Crafted from mosquito net fabric produced in Nara Prefecture, renowned for its history of mosquito net production. The handle employs Sanada Himo, a cord made using historic techniques.
Perfect for grocery shopping to reduce plastic bag consumption and for vegetable storage.
Sanada Himo is a traditional Japanese woven fabric made using a loom called "hata." There are said to be over 90 distinct patterns, some of which are unique to specific families, much like family crests. Known for its durability and resistance to stretching, it was traditionally used for binding loads, hanging heavy items, in armor of Samurai, and for everyday tools. In modern times, it has been employed in various household tools.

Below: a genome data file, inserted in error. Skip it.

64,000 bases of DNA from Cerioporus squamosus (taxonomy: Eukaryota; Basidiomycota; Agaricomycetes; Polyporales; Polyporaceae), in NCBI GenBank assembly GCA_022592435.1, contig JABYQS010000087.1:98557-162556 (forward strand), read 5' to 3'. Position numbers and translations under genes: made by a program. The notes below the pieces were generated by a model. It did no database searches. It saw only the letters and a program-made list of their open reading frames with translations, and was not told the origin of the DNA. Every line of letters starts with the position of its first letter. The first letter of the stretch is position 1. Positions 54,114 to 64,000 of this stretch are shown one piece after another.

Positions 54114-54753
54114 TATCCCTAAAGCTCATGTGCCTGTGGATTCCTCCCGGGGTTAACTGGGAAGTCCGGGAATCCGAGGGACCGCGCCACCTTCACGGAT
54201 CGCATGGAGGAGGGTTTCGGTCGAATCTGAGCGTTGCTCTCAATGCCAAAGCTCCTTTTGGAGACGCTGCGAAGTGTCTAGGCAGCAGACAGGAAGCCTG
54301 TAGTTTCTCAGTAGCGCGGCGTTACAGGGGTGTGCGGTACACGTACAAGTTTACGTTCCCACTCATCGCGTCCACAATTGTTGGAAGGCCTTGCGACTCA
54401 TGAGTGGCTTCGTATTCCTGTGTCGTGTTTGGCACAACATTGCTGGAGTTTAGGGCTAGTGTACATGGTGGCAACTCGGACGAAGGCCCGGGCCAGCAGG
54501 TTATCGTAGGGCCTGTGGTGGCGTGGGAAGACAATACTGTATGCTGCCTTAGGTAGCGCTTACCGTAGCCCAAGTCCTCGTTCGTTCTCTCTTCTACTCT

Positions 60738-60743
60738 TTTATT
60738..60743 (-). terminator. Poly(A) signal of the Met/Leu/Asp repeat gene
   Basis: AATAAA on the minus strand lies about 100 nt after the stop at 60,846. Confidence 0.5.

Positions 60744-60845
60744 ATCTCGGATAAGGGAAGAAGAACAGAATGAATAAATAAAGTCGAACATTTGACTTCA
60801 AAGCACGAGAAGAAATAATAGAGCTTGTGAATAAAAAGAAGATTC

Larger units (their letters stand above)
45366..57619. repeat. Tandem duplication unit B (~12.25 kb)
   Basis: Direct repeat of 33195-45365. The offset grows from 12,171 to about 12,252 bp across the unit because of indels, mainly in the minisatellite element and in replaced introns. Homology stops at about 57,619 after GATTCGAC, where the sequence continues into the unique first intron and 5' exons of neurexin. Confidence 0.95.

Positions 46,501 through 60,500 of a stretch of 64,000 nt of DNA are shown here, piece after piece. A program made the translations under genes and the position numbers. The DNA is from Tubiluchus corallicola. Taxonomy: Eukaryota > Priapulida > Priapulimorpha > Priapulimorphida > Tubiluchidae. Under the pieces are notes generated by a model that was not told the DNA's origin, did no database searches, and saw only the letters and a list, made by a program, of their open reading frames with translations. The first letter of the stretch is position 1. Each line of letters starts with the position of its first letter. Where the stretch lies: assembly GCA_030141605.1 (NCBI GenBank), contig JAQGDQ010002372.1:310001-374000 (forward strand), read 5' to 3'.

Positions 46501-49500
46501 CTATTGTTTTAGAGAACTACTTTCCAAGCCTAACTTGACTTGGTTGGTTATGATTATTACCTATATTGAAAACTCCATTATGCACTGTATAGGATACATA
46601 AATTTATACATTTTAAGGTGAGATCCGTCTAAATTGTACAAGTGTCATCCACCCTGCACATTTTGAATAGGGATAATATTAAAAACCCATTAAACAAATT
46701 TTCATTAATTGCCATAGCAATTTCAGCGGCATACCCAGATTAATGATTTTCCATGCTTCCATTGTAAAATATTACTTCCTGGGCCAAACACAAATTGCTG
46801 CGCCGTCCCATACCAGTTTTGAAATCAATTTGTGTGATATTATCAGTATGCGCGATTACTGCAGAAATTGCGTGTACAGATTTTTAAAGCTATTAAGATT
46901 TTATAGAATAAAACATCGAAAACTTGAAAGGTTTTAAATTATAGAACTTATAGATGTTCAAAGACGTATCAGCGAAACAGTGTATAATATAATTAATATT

Japanese Mosquito Nets
The history of Japanese mosquito nets dates back to 300 AD, introduced by mosquito net artisans from China. They were initially used among the aristocratic class of the time. During the Edo period, Nara Prefecture, then a major producer of hemp, became a hub for mosquito net fabric production. Today, many companies continue to produce mosquito net fabric using hemp and cotton. While contemporary Japan seldom uses mosquito nets, the fabric, known for its breathability and unique beauty when dyed, is utilized for summer clothing and kitchen cloths, among other applications.